While walking my dog not too long ago, I met a delightful middle-aged couple who spoke in a unique accent. Was it Greek? Some other Eastern European language, perhaps? I asked them: “Where are you from?” The question wasn’t judgmental or a passive-aggressive attempt to other them. I was merely curious about people who were originally “from” some other place. They didn’t seem troubled by the query, either—but, then again, this sort of thing probably still flies in places like Serbia.
What I realize now is that I was being thoughtless, or maybe worse. Because, evidently, the only thing more offensive than asking a person where they’re from is asking them where they were born. And I have Lachlan Markay to thank for alerting me to this helpful list of racial microaggressions offered by the University of Wisconsin (which seems to be the same list sent to staff members at the University of California at Berkley—erstwhile home of the free-speech movement). It offers guidance for those of us who’d like to avoid being inadvertent bigots.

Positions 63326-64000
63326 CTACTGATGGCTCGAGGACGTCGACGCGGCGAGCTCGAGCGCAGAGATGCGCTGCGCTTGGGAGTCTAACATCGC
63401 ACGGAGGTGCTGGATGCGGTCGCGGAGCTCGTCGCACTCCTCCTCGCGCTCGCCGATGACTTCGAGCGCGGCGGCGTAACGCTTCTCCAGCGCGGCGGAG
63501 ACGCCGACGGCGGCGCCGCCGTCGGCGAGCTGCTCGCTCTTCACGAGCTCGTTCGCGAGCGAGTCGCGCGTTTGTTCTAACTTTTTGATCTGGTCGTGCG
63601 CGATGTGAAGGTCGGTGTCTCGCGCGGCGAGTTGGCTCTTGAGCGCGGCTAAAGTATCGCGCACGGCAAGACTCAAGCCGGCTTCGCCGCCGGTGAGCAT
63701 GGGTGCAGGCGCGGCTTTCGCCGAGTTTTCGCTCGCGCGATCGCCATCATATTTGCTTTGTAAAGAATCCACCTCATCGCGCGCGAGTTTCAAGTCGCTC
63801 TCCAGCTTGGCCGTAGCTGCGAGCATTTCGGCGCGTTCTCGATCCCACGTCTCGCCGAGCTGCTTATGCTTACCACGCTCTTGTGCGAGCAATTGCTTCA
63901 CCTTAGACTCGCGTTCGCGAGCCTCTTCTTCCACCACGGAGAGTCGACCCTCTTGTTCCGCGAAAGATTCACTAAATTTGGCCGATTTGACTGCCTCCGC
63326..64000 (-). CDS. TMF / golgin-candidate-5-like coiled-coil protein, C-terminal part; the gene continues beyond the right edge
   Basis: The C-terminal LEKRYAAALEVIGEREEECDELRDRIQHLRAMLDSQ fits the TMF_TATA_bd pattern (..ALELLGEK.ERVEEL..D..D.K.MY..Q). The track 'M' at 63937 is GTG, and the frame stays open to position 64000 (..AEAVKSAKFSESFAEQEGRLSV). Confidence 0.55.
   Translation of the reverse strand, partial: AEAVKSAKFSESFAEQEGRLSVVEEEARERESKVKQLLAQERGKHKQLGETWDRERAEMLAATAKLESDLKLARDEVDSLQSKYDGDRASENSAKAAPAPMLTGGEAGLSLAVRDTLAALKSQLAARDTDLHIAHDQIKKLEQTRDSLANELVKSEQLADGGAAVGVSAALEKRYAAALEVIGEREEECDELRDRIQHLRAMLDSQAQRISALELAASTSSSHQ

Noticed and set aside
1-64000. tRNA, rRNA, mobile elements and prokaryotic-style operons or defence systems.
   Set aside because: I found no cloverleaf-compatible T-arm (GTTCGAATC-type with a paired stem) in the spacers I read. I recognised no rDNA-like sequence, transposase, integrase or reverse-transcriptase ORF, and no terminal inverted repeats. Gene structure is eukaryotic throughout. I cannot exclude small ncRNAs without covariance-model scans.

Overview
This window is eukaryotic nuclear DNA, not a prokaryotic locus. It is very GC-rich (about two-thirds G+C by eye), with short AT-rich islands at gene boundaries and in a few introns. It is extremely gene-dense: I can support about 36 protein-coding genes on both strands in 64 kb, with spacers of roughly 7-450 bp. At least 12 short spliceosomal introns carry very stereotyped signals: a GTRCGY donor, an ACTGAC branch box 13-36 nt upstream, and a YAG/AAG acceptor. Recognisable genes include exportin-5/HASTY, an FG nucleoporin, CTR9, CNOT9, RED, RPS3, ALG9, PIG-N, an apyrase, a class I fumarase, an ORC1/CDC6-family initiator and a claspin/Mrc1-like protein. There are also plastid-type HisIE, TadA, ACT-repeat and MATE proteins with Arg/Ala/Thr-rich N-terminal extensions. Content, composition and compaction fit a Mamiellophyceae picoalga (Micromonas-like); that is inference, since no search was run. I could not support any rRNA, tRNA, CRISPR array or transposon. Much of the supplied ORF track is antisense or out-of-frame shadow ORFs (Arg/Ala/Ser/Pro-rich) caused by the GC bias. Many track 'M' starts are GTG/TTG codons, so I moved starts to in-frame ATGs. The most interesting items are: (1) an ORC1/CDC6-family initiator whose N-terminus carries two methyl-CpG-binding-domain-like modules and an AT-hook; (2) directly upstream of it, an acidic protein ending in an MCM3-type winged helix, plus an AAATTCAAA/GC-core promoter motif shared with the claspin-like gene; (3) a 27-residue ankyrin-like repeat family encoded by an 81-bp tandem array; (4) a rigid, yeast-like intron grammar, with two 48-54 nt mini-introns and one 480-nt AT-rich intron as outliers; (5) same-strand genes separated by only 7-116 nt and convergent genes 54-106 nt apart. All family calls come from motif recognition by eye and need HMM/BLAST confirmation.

Now, some of the warnings are legitimate gripes against demonstrably obnoxious language—for example, please stop treating people of other races as if they’re dumber than you. Or, for that matter, smarter than you. One suggestion the school offers is that students avoid asking Asians to help them with their math or science problems. (Then they wonder why Professor Tongtong Zhang of the mathematical sciences has so much free time. (Is it triggering to ask about someone’s sex or gender when there’s no picture available on his or her website? If so, I apologize in advance.))
Also, never ask an Asian or a Latino person: “Why are you so quiet?” or the even more intrusive, “We want to know what you think.” This would be pathologizing cultural values, and acting as if white norms were ideal. Let’s face it, we actually don’t care what you think, anyway.